The ne plus ultra of YouTube toy marketing is the unboxing video, in which a consumer gleefully opens a package she’s just purchased. Such videos have long been popular for tech gadgets, candy, and clothing; more and more, users are unboxing toys online, dispensing entirely with actually playing with the toy and focusing instead on the joy of acquiring it.

Once, unboxing videos—like this one—were low-wattage affairs, often just a pair of hands opening a product that the unboxer had purchased herself, absent of paid endorsement. Unboxing now has a money machine behind it, of course—YouTube parent company Google itself recognized the “magic” of the genre early on—and influencers like EvanTubeHD participate as well. A study on unboxing released last year noted the genre has grown 871 percent since 2010, and dedicated online channels can get millions of subscribers each. In response, said Quint, toy companies are now looking at their products during the development and packaging stages and considering how “to make opening the box with the toys seem that much more engaging and exciting.”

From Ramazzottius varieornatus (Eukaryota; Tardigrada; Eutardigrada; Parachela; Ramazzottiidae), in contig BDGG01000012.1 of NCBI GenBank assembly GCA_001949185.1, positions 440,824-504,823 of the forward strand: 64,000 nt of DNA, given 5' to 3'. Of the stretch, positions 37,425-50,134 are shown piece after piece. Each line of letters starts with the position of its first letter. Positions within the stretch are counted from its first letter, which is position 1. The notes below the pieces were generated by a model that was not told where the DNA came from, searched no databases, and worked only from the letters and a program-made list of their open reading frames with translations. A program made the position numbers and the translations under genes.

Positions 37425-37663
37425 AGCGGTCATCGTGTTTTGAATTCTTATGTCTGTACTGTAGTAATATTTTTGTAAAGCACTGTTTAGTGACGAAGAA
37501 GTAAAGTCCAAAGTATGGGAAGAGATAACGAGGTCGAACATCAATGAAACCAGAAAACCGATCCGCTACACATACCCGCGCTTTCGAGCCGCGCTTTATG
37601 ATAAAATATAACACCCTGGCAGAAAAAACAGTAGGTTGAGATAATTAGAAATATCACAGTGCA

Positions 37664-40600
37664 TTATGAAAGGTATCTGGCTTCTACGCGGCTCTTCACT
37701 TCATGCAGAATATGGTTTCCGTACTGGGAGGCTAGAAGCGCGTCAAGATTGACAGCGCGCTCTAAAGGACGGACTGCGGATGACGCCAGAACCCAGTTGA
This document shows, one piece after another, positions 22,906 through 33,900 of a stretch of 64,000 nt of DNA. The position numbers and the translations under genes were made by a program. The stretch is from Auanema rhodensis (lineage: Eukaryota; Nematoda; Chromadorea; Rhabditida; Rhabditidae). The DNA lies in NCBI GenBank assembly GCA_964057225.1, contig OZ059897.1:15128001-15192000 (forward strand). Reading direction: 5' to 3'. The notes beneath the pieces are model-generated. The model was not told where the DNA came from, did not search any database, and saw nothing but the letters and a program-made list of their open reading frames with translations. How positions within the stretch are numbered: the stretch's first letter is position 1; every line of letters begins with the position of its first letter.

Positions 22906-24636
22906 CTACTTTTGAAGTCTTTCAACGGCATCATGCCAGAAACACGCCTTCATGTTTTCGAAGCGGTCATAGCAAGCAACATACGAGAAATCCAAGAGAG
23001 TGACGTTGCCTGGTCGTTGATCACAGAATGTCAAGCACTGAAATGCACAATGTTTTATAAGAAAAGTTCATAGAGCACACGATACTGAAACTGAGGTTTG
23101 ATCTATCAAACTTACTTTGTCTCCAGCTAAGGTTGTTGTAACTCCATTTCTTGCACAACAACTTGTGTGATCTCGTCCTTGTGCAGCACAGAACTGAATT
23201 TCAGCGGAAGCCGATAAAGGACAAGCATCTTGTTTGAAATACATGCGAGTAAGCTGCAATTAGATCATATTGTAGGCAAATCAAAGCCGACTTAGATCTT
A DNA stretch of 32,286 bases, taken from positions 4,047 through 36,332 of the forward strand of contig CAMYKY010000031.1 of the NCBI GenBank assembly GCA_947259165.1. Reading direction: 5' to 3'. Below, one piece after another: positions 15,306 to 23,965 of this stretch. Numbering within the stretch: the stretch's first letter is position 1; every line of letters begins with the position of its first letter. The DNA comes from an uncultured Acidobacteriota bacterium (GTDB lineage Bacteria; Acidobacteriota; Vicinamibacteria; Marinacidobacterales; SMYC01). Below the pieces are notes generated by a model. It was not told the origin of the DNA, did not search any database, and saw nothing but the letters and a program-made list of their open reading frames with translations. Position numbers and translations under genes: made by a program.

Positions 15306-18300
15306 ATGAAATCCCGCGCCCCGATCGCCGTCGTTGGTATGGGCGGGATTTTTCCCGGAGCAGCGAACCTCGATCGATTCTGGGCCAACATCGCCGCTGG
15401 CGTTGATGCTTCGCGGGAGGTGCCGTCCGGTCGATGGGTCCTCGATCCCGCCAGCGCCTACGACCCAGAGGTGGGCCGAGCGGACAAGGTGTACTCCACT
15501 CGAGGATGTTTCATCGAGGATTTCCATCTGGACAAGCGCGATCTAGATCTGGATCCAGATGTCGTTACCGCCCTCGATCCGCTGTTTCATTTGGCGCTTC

A prime example? The 2017 holiday season’s most popular toy, the L.O.L. Surprise! Big Surprise—“a glittery, dome-shaped plastic case filled with 50 surprises.” There are already thousands of videos of this literal unboxing toy being unboxed on YouTube, like this one posted on Oct. 8, which has already gotten more than 13 million views. Apparently, watching people showing off their awesome wares to gasps of amazement never grows old.

*Correction, Jan. 5, 2018: This post originally misspelled the last name of Columbia Business School’s Matthew Quint.

*Correction, Jan. 19, 2018: This post originally misspelled the last name of Salem State University professor Rebecca Hains.